https://www.bbc.com-By Jonathan Jurejko – BBC Sport at Flushing Meadows
Williams and Raducanu played each other for the first time in a cross-generation match at the Cincinnati Open earlier this month
American great Serena Williams’ impending farewell to the court will understandably grab most of the attention when an intriguing US Open packed with storylines begins on Monday.
British teenager Emma Raducanu’s defence of the women’s singles is another fascinating proposition, while British men’s number one Cameron Norrie tries to back up his run to the Wimbledon semi-finals with another strong performance at a major.
Spain’s Rafael Nadal has only played once since pulling out of Wimbledon through injury but has the chance to extend his men’s singles record of 22 major titles with nearest rival Novak Djokovic not allowed to play.
The 35-year-old Serb, who is one major title adrift, is unvaccinated against Covid-19 and is not allowed to enter the United States as a result.
Going into the final Grand Slam tournament of the year, BBC Sport runs through the major talking points in New York.
How long will Serena’s farewell last?
Only one place to start: the end of Serena Williams as a tennis player.
The 23-time Grand Slam champion, who turns 41 next month, says she is “evolving” away from playing tennis and this will be the final tournament of her glittering career.
While reticent to use the word ‘retirement’ that is what the American is planning to do. It means there is set to be an emotional farewell on Arthur Ashe Stadium when the six-time singles champion walks off for what she anticipates will be the final time.
But when will that be? A deep run in the singles looks unlikely and finally landing that record-equalling 24th major title would almost be a shock of Raducanu proportions.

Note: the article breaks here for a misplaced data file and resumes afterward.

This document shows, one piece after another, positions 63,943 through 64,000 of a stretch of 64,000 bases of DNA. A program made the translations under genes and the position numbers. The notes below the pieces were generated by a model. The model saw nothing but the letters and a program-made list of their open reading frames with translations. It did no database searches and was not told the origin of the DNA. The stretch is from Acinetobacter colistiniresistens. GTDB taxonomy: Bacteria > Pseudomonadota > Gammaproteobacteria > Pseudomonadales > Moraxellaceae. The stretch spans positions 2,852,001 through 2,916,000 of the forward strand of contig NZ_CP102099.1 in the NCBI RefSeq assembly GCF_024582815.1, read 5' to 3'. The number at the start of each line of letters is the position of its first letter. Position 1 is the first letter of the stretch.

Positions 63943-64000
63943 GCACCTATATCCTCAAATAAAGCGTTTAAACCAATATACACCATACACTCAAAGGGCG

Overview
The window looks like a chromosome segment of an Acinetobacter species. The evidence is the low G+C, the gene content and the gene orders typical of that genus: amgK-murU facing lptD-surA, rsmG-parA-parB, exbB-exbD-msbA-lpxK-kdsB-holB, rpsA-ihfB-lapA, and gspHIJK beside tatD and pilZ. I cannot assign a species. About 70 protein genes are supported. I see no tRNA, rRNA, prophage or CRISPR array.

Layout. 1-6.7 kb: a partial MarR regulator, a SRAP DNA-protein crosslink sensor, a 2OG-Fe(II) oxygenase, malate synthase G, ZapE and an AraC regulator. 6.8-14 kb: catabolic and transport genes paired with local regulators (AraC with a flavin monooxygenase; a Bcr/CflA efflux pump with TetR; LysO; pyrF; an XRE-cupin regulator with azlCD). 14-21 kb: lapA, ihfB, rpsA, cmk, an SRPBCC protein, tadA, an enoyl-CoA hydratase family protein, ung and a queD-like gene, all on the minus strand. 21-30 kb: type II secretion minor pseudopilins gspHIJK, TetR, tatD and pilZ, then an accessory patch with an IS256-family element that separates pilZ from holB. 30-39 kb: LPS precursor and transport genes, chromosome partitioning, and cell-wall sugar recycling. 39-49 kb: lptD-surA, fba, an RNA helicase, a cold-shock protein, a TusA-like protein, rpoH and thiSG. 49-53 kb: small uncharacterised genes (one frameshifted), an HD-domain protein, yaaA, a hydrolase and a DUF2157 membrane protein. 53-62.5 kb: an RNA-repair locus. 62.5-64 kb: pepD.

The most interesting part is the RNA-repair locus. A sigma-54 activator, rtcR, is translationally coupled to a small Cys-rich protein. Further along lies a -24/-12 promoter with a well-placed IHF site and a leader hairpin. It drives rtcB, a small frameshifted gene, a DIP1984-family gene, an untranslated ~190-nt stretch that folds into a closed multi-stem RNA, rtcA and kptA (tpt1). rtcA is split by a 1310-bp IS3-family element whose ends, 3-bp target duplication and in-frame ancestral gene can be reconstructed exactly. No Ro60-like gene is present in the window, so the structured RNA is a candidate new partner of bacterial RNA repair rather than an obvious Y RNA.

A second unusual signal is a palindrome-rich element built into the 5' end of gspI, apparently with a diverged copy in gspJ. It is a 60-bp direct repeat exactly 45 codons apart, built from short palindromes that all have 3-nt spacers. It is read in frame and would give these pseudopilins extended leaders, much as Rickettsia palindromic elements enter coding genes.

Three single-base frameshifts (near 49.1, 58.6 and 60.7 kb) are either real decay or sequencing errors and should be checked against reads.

Williams is also playing in the women’s doubles alongside older sister Venus after they received a wildcard.
Williams has only played five singles matches this year, including a first-round thrashing by Raducanu in Cincinnati last week, and faces Montenegro’s world number 80 Danka Kovinic in Monday’s night session on Ashe (00:00 BST, Tuesday).
A knee injury had hampered her preparation for the tournament and pushed the first-round match against the Briton back to Tuesday after initially being scheduled for Monday.
Williams did appear to be moving better in her practices at Flushing Meadows this week, but it will interesting to see what level she is at when she faces Kovinic.
What shape is defending champion Raducanu in?
This time last year, Raducanu was an 18-year-old novice preparing for her first overseas Grand Slam appearance after battling through qualifying.
Now a household name after her stunning victory in New York, scrutiny has been sharp as the world watches her development with intrigue.
Understandably, it has been a testing transfer onto the WTA Tour for the youngster, whose pre-season preparation was ruined by catching Covid and hampered since by niggling injuries.
But, as we saw in Cincinnati, the quick US hard-courts seem to bring the best out of the world number 11.
In recent weeks Raducanu has been working with Russian coach Dmitry Tursunov, who previously helped Aryna Sabalenka and Anett Kontaveit climb up the rankings
Raducanu backed up the victory against Williams with another stunning win against Victoria Azarenka, also a former world number one, and both performances were reminiscent of the confident, clinical style which led her to victory in New York.
There was a reality check in the next round, however, when she played well but could not outplay American world number eight Jessica Pegula.
More concerns about her fitness came at Flushing Meadows on Friday, although she insisted a wrist problem was not serious.
Raducanu, who starts on Tuesday with a tough draw against France’s Alize Cornet, looked in much better shape when she practised against Wimbledon champion Elena Rybakina on Saturday.
What about the other Brits?
By ranking and form, it is seventh seed Cameron Norrie who leads the British hopes.
The 26-year-year-old left-hander made his breakthrough at a major with a run to the Wimbledon semi-finals and has continued his good form by reaching the Los Cabos final and Cincinnati semi-finals.
Norrie has moved into the top eight seeds at Flushing Meadows, which means he cannot face a higher-ranked opponent until the quarter-finals should he get there.
Former world number one Andy Murray is outside of the seeds after winning three of his seven matches since arriving in North America to build up for the major he won in thrilling style in 2012.